Herman Cain’s claim that black people who vote Democratic are “brainwashed” was hardly gracious.
It is true, one must admit, that our allegiance, so fervent, to one party is not the healthiest thing, whether it’s been a matter of “brainwashing” or not. As long as Democrats don’t have to work for our vote, they won’t work for us — even when they’re black, we’ve seen, especially of late. And as long as Republicans feel that they can’t get much of our vote, they have no reason to work for us, either. I met Rick Santorum once; he told me that overtly.
But still, “brainwashed” — that’s counterproductive. Arrogant, even. If we all understand that — and the blog chatter about it suggests that we do — then Cain’s kind of comment sheds some light on a different one often made by more educated sorts than he. The comment I refer to is generally treated as enlightened wisdom. Yet it’s actually as mean, in its way, as Cain’s.
I refer to the notion that middle-class black families who left ghettos for the suburbs after the Fair Housing Act of 1968 were race traitors, holding their noses and fleeing from their poor brethren and abandoning them to a miserable existence deprived of role models.
The scholars who have helped to imprint this idea — such as Harvard’s William Julius Wilson, Yale’s Elijah Anderson and more recently Georgetown’s Sheryll Cashin — intend this historical interpretation as a distraction from a tendency to think of the black poor as inherently “pathological.” And it has worked to an extent. The idea that black inner cities are the way they are because doctors and lawyers no longer live next door to poor people is passed along among people of all walks.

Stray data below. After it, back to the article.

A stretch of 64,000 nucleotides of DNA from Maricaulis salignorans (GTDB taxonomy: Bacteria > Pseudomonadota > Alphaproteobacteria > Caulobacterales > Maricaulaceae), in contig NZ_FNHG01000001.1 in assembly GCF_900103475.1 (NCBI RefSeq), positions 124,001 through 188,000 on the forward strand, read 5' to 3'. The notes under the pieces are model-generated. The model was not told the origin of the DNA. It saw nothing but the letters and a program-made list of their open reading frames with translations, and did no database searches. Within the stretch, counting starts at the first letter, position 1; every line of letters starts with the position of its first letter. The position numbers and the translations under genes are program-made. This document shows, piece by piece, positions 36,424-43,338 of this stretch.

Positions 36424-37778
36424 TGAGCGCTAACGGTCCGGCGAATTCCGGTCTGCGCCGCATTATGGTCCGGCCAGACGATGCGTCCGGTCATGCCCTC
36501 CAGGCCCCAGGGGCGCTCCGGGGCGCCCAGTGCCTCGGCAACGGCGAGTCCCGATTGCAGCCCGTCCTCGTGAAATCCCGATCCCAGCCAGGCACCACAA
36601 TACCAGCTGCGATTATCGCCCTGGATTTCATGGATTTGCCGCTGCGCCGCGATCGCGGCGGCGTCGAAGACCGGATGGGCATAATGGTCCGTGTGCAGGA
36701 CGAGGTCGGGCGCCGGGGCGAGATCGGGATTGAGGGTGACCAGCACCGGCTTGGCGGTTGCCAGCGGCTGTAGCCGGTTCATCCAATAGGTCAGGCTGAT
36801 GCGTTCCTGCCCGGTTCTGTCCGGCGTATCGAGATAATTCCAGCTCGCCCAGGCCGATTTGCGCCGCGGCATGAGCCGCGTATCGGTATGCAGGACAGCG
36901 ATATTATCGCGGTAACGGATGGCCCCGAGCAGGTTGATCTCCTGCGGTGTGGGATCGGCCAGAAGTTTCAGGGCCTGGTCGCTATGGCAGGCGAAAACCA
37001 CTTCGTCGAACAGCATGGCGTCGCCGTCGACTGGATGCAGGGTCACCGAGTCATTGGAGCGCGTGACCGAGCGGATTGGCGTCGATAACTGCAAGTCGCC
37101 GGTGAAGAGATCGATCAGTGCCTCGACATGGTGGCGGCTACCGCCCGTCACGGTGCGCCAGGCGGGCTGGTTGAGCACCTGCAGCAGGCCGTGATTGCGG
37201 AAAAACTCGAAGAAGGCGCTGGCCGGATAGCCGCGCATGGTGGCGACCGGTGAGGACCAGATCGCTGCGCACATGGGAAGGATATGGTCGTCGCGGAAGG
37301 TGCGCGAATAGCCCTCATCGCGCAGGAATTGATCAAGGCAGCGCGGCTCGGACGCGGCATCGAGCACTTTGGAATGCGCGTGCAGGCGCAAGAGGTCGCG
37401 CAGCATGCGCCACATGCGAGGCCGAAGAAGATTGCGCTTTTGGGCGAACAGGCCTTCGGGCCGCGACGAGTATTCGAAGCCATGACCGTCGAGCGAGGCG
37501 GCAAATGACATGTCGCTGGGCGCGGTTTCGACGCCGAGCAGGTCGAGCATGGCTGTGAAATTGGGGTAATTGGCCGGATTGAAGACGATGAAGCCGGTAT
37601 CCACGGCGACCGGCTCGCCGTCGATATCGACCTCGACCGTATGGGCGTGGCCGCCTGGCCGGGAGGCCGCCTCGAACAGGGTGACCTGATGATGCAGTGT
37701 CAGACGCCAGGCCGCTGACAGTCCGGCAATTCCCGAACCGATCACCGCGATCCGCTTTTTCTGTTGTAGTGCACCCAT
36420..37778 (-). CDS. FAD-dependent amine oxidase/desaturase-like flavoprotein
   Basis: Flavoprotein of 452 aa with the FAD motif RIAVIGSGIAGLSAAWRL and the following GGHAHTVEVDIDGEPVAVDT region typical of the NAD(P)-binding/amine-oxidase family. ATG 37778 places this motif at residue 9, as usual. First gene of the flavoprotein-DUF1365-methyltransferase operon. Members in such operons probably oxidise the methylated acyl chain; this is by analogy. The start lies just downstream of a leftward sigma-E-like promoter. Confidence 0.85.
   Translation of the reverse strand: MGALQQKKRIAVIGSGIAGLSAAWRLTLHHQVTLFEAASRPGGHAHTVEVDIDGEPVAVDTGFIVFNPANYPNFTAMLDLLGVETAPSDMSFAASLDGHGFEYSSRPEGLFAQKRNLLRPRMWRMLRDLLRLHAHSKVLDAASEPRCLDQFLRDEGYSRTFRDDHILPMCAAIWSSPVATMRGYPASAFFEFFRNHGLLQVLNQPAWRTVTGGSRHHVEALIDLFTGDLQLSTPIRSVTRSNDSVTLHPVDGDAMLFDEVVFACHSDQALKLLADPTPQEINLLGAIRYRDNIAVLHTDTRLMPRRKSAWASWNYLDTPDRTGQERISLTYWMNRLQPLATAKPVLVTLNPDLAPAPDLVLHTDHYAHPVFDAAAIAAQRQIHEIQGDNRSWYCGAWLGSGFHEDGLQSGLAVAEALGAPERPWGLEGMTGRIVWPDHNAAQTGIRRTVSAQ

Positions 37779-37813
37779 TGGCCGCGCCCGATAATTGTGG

One problem with this theory, however, is that it suggests that inner cities can improve only if doctors and lawyers come back to live in the hood as a gesture of solidarity. This will never happen to any significant degree, which leaves us where we started. With all of the vigilance about the role that racism plays in black problems, few notice how much more pernicious the idea is that black poor people cannot live together peacefully.
However, in terms of the comparison with Cain’s comment, the key offense in this interpretation of modern black history is that it entails a sometimes almost abusive portrait of humble middle-class blacks in the 1960s and ’70s as elitist turncoats.
“Ostensibly they are motivated by concern about crime, drugs, poor public schools, run-down and crowded housing and social status,” Anderson says of middle-class blacks moving out, “but for many, there may be a deep emotional desire to get as far as possible from poorer blacks.” This kind of statement is a common refrain among writers of this sentiment. At times, this kind of work is so dismissive of middle-class blacks’ housing decisions that it sounds almost as if it were written by old-time bigoted Southerners who wanted the darkies to know their “place.”